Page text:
Fujitsu is an obvious choice, given its long hardware partnership with Sun. After that, the situation gets murky. IBM has nearly taken over the Java community from Sun with its Eclipse project, but IBM doesn't need another RISC processor when it has the POWER chip. Likewise, HP might like a few parts of Sun but is getting rid of its own RISC processor, the PA-RISC, and migrating to Itanium. Dell has no use for SPARC and does not like large acquisitions. EMC could certainly use Sun's storage business, MySQL and perhaps even some elements of the server and Solaris operating system, but does EMC want to own Java?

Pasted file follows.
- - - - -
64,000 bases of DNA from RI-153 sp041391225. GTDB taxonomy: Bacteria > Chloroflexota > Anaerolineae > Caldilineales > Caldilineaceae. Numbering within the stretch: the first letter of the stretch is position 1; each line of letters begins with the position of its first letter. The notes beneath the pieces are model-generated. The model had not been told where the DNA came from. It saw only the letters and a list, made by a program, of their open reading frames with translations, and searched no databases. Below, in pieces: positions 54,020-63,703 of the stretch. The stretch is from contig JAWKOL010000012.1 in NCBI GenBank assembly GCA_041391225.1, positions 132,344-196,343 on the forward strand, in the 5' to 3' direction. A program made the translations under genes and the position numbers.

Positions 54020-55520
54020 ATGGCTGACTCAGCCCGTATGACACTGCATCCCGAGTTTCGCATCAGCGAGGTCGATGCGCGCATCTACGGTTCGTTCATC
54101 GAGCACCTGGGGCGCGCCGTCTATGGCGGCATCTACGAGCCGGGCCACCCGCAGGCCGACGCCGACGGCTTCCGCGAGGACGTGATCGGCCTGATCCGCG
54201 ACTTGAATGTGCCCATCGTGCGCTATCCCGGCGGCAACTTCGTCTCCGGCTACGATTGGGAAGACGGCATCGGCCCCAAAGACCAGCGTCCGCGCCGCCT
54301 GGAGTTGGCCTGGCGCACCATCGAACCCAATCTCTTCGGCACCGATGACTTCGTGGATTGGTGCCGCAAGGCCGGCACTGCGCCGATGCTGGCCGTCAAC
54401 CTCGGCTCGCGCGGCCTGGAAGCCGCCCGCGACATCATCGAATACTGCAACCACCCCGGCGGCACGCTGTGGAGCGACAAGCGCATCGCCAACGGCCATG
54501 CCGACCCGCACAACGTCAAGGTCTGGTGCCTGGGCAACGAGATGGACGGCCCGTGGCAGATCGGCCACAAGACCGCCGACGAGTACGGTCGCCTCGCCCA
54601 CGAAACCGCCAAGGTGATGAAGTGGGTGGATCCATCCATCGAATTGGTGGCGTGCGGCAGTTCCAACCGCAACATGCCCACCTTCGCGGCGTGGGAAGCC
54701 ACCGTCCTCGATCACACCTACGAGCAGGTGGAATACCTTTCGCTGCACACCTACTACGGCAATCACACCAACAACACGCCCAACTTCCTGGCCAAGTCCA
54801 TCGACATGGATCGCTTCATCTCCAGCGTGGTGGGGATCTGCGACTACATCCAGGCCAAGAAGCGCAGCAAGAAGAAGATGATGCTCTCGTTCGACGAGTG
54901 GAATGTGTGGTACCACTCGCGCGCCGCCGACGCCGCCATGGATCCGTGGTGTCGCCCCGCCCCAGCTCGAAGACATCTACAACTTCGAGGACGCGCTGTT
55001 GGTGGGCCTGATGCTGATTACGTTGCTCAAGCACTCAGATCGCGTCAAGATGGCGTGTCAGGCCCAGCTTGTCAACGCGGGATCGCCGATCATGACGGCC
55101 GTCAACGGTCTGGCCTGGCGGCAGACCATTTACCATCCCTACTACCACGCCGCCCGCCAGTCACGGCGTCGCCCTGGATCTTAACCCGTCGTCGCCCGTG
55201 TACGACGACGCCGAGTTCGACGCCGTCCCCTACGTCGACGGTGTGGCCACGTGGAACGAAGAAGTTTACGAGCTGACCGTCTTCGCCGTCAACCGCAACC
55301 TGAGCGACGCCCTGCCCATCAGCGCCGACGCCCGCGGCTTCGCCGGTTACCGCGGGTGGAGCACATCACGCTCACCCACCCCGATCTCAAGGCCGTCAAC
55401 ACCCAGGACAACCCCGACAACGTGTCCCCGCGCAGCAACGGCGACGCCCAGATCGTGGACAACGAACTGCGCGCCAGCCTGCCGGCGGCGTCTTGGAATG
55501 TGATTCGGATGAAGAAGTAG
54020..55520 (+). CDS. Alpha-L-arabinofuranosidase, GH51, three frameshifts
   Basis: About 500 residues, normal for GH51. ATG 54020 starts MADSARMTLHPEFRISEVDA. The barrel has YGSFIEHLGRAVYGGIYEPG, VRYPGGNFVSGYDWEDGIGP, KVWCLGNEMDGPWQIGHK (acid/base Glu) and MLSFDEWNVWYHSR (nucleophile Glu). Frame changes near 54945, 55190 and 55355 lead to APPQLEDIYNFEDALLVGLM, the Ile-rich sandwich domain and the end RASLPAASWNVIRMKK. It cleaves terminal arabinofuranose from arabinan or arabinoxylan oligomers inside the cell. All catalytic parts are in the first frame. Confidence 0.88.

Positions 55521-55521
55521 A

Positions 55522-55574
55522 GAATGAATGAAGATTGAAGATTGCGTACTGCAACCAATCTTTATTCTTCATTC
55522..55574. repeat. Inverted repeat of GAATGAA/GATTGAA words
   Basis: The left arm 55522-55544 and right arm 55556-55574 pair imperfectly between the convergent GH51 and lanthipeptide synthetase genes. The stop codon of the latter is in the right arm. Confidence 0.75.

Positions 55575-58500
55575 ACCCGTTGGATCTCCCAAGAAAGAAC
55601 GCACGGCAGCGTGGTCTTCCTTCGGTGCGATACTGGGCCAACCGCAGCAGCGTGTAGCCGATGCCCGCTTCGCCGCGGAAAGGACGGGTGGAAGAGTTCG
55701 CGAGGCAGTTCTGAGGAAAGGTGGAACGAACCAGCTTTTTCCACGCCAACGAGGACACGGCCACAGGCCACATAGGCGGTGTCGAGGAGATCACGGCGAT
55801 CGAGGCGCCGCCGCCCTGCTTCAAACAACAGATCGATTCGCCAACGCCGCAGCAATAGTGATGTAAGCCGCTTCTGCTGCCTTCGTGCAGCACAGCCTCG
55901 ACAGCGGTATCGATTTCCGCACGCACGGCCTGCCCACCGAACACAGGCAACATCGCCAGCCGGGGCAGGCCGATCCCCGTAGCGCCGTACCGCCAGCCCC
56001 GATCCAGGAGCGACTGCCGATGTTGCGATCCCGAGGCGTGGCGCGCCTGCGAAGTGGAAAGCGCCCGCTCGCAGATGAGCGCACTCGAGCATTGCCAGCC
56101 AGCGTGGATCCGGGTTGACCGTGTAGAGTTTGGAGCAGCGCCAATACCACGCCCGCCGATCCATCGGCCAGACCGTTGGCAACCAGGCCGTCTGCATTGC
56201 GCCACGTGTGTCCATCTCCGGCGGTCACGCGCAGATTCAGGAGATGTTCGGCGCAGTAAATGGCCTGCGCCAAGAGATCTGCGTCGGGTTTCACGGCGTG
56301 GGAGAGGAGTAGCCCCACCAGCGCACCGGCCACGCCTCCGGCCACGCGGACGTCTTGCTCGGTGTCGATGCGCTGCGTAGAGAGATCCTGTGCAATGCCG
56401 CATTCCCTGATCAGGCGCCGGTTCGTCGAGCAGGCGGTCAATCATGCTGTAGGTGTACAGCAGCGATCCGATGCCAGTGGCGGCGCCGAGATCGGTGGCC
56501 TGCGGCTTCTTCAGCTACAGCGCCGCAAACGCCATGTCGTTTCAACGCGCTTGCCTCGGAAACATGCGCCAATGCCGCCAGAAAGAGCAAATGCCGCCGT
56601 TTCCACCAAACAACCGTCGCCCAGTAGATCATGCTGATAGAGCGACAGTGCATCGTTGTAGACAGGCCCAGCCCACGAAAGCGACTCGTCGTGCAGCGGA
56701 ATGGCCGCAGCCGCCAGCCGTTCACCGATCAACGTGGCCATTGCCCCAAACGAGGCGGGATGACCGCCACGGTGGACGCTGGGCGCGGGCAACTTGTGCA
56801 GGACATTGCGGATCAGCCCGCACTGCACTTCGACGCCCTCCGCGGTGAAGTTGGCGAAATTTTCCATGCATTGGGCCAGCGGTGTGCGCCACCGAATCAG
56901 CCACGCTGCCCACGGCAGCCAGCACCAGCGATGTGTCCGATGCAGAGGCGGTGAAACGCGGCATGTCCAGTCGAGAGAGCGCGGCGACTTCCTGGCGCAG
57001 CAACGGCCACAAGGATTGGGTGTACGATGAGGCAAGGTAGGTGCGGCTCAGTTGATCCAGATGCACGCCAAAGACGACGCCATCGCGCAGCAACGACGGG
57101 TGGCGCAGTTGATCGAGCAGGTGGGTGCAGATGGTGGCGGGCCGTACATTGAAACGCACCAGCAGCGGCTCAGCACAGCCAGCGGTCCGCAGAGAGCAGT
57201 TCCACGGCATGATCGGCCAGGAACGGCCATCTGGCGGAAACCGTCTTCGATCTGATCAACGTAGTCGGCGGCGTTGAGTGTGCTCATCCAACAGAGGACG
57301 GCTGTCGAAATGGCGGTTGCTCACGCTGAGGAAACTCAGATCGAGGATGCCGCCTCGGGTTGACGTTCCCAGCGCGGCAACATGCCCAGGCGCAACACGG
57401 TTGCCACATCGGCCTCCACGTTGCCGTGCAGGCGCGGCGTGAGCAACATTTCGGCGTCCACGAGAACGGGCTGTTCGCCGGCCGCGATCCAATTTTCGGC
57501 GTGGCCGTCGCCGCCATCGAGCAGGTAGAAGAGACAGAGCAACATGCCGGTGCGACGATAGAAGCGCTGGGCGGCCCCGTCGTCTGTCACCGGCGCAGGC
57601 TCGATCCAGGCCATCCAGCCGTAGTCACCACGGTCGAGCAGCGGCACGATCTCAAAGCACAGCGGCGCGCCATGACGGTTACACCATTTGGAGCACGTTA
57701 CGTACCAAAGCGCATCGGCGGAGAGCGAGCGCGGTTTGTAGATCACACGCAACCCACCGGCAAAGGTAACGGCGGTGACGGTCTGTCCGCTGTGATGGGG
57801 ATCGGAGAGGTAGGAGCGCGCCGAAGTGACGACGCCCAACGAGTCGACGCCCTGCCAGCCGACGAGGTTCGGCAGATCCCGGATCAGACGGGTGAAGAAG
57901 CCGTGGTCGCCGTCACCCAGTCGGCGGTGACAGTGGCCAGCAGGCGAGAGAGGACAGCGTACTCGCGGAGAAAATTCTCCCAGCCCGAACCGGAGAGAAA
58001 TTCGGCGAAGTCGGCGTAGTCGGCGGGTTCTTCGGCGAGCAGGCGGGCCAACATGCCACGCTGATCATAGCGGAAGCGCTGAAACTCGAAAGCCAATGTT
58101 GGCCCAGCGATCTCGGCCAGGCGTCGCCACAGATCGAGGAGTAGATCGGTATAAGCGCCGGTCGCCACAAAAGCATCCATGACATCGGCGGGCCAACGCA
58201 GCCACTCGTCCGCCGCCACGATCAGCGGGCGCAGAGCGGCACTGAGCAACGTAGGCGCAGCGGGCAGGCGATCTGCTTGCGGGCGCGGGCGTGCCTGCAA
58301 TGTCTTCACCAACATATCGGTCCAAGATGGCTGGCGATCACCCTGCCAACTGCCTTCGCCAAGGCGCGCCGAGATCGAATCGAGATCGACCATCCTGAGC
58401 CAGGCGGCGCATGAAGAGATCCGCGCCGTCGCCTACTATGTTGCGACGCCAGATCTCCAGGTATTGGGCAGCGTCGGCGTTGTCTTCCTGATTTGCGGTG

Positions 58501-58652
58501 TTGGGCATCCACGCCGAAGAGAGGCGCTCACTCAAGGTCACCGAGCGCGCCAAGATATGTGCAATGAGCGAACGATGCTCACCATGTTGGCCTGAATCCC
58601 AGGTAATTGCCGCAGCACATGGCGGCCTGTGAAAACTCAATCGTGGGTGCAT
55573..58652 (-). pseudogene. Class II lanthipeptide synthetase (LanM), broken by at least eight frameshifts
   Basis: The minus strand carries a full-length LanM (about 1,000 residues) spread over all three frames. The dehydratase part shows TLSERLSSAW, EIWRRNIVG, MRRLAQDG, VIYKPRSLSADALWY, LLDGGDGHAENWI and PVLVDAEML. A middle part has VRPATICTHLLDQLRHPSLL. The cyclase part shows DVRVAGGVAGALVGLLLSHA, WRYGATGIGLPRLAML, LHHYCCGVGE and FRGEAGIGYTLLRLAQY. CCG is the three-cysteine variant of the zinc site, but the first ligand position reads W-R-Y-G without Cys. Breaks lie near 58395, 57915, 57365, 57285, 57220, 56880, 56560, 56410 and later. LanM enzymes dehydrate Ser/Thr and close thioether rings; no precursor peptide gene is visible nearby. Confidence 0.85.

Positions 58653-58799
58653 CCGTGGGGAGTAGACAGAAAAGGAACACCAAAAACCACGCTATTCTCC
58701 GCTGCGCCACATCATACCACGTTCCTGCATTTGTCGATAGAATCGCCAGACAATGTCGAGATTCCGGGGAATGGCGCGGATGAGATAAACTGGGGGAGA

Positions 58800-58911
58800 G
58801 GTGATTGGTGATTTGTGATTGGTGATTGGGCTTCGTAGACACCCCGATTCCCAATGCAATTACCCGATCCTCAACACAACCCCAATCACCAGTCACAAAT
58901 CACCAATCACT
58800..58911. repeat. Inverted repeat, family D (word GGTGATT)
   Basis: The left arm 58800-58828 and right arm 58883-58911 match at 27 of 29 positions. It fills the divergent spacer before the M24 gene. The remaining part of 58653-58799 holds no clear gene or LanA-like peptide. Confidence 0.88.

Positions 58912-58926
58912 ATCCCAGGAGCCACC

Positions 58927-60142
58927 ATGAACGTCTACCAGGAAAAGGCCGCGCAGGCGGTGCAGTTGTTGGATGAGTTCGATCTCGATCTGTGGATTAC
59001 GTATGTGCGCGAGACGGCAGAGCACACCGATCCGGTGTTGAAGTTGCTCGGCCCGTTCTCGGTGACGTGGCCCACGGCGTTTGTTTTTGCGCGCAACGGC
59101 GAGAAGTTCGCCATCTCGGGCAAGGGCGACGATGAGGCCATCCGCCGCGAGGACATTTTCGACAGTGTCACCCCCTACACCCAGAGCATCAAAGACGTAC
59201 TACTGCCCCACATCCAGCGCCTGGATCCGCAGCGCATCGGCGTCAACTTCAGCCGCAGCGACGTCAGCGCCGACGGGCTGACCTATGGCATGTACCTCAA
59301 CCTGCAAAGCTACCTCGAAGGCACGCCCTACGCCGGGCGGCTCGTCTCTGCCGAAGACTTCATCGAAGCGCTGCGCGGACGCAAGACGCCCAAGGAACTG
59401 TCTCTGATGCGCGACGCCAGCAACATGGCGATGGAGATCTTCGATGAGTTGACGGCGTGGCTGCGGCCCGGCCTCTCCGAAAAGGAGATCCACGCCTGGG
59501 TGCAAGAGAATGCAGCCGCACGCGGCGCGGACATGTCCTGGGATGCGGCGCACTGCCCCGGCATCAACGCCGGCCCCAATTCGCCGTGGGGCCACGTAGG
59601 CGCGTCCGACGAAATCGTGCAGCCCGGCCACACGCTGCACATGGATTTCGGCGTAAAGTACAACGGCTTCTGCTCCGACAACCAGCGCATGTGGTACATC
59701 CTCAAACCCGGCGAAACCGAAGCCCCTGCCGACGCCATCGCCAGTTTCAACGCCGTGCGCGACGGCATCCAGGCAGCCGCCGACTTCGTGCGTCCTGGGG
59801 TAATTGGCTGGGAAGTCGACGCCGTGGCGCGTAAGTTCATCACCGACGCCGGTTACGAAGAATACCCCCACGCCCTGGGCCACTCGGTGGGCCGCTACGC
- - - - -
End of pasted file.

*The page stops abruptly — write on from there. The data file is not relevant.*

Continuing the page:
"Pick a major vendor: there would be assets of interest for each," said O'Grady. But he suspects the sale would have to be as a whole, because "they won't want to be strip mined."
So is the sun setting on Sun? It seems so, and neither analyst was happy to acknowledge this about one of the
"I see them as being on the decline," said Farina. "With the uncertainty surrounding Sun's future, if I'm a customer, I want to go with a company I know is going to be there for many years. So my suspicion is customers will go with IBM or HP. They have a strong roadmap and customers know they will be around. It will be more of a challenge for Sun to win that business."
This article appears courtesy of internetnews.com.